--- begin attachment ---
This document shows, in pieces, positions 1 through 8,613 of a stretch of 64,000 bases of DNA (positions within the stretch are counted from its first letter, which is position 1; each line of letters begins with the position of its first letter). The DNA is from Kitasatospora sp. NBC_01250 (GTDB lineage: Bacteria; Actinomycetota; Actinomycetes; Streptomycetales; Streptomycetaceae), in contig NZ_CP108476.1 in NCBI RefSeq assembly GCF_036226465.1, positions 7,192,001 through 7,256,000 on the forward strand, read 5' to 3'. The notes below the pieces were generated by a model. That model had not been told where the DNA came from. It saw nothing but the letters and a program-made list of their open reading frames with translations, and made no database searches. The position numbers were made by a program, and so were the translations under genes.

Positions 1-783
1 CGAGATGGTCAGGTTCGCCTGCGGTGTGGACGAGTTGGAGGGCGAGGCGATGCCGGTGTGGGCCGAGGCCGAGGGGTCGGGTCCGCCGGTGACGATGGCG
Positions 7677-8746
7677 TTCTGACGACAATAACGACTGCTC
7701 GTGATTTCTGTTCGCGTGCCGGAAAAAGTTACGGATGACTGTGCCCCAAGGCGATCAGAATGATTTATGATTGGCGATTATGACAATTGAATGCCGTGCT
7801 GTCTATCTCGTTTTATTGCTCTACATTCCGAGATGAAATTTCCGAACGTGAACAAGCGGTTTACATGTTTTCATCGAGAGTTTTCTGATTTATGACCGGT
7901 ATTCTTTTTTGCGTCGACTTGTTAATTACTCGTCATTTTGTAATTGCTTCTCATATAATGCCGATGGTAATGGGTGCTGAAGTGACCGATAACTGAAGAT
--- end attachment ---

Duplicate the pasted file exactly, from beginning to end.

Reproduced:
This document shows, in pieces, positions 1 through 8,613 of a stretch of 64,000 bases of DNA (positions within the stretch are counted from its first letter, which is position 1; each line of letters begins with the position of its first letter). The DNA is from Kitasatospora sp. NBC_01250 (GTDB lineage: Bacteria; Actinomycetota; Actinomycetes; Streptomycetales; Streptomycetaceae), in contig NZ_CP108476.1 in NCBI RefSeq assembly GCF_036226465.1, positions 7,192,001 through 7,256,000 on the forward strand, read 5' to 3'. The notes below the pieces were generated by a model. That model had not been told where the DNA came from. It saw nothing but the letters and a program-made list of their open reading frames with translations, and made no database searches. The position numbers were made by a program, and so were the translations under genes.

Positions 1-783
1 CGAGATGGTCAGGTTCGCCTGCGGTGTGGACGAGTTGGAGGGCGAGGCGATGCCGGTGTGGGCCGAGGCCGAGGGGTCGGGTCCGCCGGTGACGATGGCG
Positions 7677-8746
7677 TTCTGACGACAATAACGACTGCTC
7701 GTGATTTCTGTTCGCGTGCCGGAAAAAGTTACGGATGACTGTGCCCCAAGGCGATCAGAATGATTTATGATTGGCGATTATGACAATTGAATGCCGTGCT
7801 GTCTATCTCGTTTTATTGCTCTACATTCCGAGATGAAATTTCCGAACGTGAACAAGCGGTTTACATGTTTTCATCGAGAGTTTTCTGATTTATGACCGGT
7901 ATTCTTTTTTGCGTCGACTTGTTAATTACTCGTCATTTTGTAATTGCTTCTCATATAATGCCGATGGTAATGGGTGCTGAAGTGACCGATAACTGAAGAT